WFP Response to Cholera Outbreak in Haiti
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Published on 24 October 2010

A child in St. Marc with a packet of high energy biscuits supplied by WFP on 24 Oct 2010

(Copyright: WFP/Stephanie Tremblay)

In response to the outbreak of cholera in central regions of Haiti, WFP has begun distribution of ready-to-eat meals and High Energy Biscuits at hospitals in Saint-Marc, Mirebalais and Lascahobas. This food should ensure hospital staff and patients have access to safe food that does not require water for its preparation.

PORT-AU-PRINCE -- WFP has started the distribution of 9,000 ready-to-eat meals (MREs) as well as High Energy Biscuits (HEBs) at the Saint-Nicolas’ hospital in Saint-Marc, one of the areas in the Artibonite department most affected by the outbreak of cholera.

Deliveries will continue on a daily basis and quantities will be adjusted according to the hospital’s needs. The food was given to hospital staff and patients to ensure access to safe food that does not require water for its preparation.

In Mirebalais in the Central Plateau region, 2,000 MREs and HEBs were delivered to the local hospital. In Lascahobas, 500 MREs and HEBs were delivered to the community hospital.

WFP is assessing potential food assistance to other locations in the Artibonite/Central Plateau regions, where the cholera outbreak began.

Humanitarian support 

The WFP-led Logistics Cluster continues to provide support to the humanitarian community in coordination with the Haitian government. It has provided emergency materials to the crisis zones for the French Red Cross, Médicins du Monde Canada, World Health Organization (WHO) and International Relief and Development.

WFP has also dispatched a member of the logistics cluster to assist the WHO in the Health Structure Assessment in Saint Marc.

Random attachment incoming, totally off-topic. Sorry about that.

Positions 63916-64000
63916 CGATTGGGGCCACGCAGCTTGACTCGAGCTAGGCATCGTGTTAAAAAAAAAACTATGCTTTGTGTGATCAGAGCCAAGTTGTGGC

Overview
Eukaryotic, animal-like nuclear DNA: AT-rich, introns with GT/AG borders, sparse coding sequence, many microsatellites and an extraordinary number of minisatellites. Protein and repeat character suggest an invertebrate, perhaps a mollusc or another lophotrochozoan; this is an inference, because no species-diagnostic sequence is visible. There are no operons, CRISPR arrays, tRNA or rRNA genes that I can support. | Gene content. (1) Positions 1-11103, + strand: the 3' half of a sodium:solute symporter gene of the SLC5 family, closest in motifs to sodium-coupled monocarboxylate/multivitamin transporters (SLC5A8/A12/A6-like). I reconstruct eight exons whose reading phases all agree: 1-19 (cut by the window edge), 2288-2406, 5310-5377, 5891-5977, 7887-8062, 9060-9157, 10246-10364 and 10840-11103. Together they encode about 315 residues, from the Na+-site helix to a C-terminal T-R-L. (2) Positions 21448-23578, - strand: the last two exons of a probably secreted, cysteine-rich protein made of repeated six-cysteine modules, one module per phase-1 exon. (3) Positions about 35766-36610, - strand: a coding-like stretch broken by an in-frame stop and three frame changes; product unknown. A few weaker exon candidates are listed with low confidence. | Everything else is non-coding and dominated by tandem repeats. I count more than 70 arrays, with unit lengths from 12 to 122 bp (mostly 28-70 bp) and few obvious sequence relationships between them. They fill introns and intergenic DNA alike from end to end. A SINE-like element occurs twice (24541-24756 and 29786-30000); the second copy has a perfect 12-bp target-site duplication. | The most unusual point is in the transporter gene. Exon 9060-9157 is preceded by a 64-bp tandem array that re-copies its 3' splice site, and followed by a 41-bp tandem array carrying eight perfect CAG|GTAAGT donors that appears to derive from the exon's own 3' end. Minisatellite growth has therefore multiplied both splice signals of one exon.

The support includes airlifting of chorine bags to all water pipeline systems in the affected areas by the WFP-managed United Nations Humanitarian Air Service (UNHAS). The airlift, requested by the Haitian Department for Drinkable Water (Direction Nationale De l’Eau Potable Et de l’Assainissement - DINEPA) and the Water, Sanitation and Hygiene Cluster (WASH), will gradually spread out to cover the rest of the country. Chlorine is used to purify contaminated water.

Upon request from the departmental health authorities, Direction Départementale de la Santé, WFP is transporting medical kit from Hinche to Mirebalais.

While supporting immediate response, WFP is also putting in place preparedness measures to respond to a potential increase in numbers and to other parts of the country, including the capital Port-au-Prince.

As of October 24, the Haitian Ministry of Health had confirmed 3,015 cases of cholera and 253 deaths. All confirmed cases and deaths are in the Departments of Artibonite and Central Plateau.

The Ministry has declared a state of emergency in Artibonite and placed the rest of Haiti on high alert. The St-Nicolas hospital in St Marc is now filled to capacity and other health facilities in the area are struggling to cope with the influx of patients.

Meanwhile, regular WFP activities in the area are ongoing to ensure the most vulnerable continue to receive food assistance.